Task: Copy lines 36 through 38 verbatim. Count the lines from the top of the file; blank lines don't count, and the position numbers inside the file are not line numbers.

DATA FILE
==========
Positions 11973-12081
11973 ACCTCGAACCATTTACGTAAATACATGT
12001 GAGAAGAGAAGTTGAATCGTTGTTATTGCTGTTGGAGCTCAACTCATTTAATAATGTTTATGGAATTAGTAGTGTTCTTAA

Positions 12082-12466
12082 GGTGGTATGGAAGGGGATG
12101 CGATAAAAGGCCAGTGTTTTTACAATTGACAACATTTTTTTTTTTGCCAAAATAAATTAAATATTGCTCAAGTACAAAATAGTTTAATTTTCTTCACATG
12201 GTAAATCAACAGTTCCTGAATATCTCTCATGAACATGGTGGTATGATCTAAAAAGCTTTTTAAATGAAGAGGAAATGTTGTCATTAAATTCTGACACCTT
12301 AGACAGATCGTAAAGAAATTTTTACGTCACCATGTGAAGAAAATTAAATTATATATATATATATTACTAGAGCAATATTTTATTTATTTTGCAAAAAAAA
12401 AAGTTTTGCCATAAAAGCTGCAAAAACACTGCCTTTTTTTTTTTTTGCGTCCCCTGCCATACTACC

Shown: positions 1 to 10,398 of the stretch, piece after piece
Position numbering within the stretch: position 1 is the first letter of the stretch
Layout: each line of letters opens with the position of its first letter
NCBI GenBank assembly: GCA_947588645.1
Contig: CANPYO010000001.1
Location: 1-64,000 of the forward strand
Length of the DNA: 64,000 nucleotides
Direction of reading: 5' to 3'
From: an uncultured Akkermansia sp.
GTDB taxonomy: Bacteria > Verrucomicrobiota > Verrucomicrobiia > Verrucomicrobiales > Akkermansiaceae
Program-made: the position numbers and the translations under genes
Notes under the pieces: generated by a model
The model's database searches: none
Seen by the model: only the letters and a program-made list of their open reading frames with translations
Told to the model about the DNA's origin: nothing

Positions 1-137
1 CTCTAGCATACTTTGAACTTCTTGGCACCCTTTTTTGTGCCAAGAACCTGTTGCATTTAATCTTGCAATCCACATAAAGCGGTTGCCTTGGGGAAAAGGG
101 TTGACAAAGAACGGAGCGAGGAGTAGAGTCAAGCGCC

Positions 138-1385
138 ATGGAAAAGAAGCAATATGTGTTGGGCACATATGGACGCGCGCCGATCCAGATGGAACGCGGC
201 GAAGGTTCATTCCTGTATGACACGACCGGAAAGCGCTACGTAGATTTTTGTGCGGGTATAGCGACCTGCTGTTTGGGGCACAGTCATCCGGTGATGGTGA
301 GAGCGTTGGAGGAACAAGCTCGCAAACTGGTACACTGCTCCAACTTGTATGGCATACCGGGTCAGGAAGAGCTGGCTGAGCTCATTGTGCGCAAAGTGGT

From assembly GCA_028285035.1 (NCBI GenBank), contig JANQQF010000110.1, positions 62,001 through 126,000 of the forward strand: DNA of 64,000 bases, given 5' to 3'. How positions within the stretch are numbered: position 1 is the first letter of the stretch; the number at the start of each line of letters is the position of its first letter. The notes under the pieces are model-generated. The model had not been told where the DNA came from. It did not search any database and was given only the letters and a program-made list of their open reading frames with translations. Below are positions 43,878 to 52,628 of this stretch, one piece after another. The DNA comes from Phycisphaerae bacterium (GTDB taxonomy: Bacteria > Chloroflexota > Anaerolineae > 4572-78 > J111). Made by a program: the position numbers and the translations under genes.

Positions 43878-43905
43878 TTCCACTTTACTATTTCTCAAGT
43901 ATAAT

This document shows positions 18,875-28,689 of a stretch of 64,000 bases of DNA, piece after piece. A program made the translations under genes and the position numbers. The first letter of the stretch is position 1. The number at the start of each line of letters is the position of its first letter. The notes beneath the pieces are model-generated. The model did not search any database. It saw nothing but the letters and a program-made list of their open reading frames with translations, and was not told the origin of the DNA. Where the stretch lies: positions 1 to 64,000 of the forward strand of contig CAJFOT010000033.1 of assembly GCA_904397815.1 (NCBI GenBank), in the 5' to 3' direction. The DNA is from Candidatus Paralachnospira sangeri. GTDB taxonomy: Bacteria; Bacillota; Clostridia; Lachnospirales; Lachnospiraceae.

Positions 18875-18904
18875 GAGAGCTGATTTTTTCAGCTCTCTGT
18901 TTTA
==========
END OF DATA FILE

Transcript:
This document shows positions 18,875-28,689 of a stretch of 64,000 bases of DNA, piece after piece. A program made the translations under genes and the position numbers. The first letter of the stretch is position 1. The number at the start of each line of letters is the position of its first letter. The notes beneath the pieces are model-generated. The model did not search any database. It saw nothing but the letters and a program-made list of their open reading frames with translations, and was not told the origin of the DNA. Where the stretch lies: positions 1 to 64,000 of the forward strand of contig CAJFOT010000033.1 of assembly GCA_904397815.1 (NCBI GenBank), in the 5' to 3' direction. The DNA is from Candidatus Paralachnospira sangeri. GTDB taxonomy: Bacteria; Bacillota; Clostridia; Lachnospirales; Lachnospiraceae.

Positions 18875-18904
18875 GAGAGCTGATTTTTTCAGCTCTCTGT